Ongoing Projects

The role of the gut microbiome on the development of ophthalmic diseases

The human gut microbiome performs a mutual relationship with the host’s immune system to maintain the intestinal homeostasis and to inhibit inflammatory processes. Applying whole-metagenome shotgun sequencing, we showed that dysbiosis may be involved in the development and / or progression of several eye diseases such as age-related macular degeneration, retinal artery occlusion, central serous chorioretinopathy and uveitis. Although it is still unknown how microbes and their metabolites exactly trigger the pathogenesis, associations between diseases and compositional as well as associated functional features of the gut microbiome provide the basis for targeted microbiome-altering interventions.

Characterization of the human ocular surface microbiome

Although the ocular surface is continuously exposed to the environment including a variety of microbes, the ocular microbiota has not been characterized in the Human Microbiome Project. In the 1930’s, a bacterial colonization of the conjunctiva in healthy human subjects has been described. With the introduction of modern sequencing technologies, a more in-depth characterization of the ocular surface microbiota has been achieved. Applying whole-metagenome sequencing, we succeeded in a taxonomic and functional characterization of the ocular surface microbiota. In addition, we defined the human tear proteome by tandem chromatography mass spectrometry and are performing association studies between the two systems in order to provide a comprehensive list of microbes and their functional profiles and metabolites for biomarker research of associated diseases.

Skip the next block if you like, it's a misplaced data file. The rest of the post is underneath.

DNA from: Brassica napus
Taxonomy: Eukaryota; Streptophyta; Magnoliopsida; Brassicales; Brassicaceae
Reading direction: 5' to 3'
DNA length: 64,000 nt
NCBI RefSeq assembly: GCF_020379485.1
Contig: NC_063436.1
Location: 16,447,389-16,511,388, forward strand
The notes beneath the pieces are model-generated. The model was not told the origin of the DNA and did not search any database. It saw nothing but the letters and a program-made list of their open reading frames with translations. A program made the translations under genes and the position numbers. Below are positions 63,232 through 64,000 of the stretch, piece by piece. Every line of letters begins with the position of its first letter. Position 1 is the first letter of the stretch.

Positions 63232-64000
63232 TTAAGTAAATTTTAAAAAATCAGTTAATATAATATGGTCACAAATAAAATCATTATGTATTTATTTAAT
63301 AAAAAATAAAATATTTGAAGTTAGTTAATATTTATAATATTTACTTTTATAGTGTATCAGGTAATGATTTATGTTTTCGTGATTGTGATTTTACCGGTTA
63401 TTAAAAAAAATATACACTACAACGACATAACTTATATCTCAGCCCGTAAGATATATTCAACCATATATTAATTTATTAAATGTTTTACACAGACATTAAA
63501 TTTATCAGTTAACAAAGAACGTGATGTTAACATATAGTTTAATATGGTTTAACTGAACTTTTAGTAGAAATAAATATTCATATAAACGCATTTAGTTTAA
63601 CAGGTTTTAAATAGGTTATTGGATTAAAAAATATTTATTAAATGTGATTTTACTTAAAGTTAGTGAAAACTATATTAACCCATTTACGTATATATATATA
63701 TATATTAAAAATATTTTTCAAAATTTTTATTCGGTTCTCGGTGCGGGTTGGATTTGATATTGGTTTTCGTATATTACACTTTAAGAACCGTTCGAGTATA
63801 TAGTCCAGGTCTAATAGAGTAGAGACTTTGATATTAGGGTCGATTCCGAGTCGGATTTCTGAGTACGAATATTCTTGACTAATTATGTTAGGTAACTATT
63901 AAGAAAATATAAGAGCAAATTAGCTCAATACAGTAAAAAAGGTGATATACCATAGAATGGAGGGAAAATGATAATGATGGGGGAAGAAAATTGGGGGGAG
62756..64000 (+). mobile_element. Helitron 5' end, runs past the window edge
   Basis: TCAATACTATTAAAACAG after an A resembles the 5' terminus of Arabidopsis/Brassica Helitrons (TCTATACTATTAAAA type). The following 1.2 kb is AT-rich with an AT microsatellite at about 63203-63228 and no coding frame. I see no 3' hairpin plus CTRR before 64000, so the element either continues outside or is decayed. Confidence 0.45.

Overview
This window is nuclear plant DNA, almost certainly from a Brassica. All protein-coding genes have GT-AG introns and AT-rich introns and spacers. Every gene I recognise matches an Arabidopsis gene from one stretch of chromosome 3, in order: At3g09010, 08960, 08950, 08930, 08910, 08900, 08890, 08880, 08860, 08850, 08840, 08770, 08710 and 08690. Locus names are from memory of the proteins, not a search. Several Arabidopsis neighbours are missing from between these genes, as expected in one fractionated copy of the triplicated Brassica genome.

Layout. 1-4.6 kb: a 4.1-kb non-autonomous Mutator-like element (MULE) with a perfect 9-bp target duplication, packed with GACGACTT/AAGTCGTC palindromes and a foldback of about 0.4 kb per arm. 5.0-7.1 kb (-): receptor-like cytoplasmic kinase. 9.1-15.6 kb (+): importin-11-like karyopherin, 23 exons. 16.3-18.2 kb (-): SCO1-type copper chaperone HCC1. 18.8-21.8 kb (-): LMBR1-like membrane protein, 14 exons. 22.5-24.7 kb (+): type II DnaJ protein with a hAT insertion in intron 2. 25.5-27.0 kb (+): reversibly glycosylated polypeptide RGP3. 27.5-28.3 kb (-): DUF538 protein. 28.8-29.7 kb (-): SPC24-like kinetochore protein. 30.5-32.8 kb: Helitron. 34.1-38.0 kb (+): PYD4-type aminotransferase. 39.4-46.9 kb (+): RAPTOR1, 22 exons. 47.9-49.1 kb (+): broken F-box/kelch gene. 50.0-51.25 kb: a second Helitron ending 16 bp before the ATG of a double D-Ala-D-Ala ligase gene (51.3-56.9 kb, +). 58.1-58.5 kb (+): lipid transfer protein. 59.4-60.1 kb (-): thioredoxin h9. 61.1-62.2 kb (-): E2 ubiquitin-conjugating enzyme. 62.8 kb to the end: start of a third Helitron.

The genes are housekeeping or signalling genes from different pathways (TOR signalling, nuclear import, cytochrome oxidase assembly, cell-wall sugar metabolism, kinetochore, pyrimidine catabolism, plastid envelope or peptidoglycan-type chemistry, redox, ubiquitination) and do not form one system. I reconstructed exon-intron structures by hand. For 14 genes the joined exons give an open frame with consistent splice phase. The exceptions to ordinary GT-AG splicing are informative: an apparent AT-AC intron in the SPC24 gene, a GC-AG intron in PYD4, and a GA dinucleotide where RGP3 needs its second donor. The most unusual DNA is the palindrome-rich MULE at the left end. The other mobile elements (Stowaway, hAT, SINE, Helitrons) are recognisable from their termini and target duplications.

Establishment of a gnotobiotic mouse model for ocular surface microbiome research

While sequencing methods have been effective in characterizing microbial communities in large biomass samples such as the gut, data inconsistencies pose a problem in low microbial niches such as the ocular surface. Although mouse models with stable, defined gut microbiota function in the absence of non-standardized confounding factors and are widely used by researchers in the field of host-microbiome interactions, they have not been established for ocular surface microbiome. We are establishing an unique gnotobiotic mouse model allowing standardized research of the microbiome of the healthy eye. This model can be applied to the development of microbiota-based therapeutic approaches for the treatment of several eye diseases.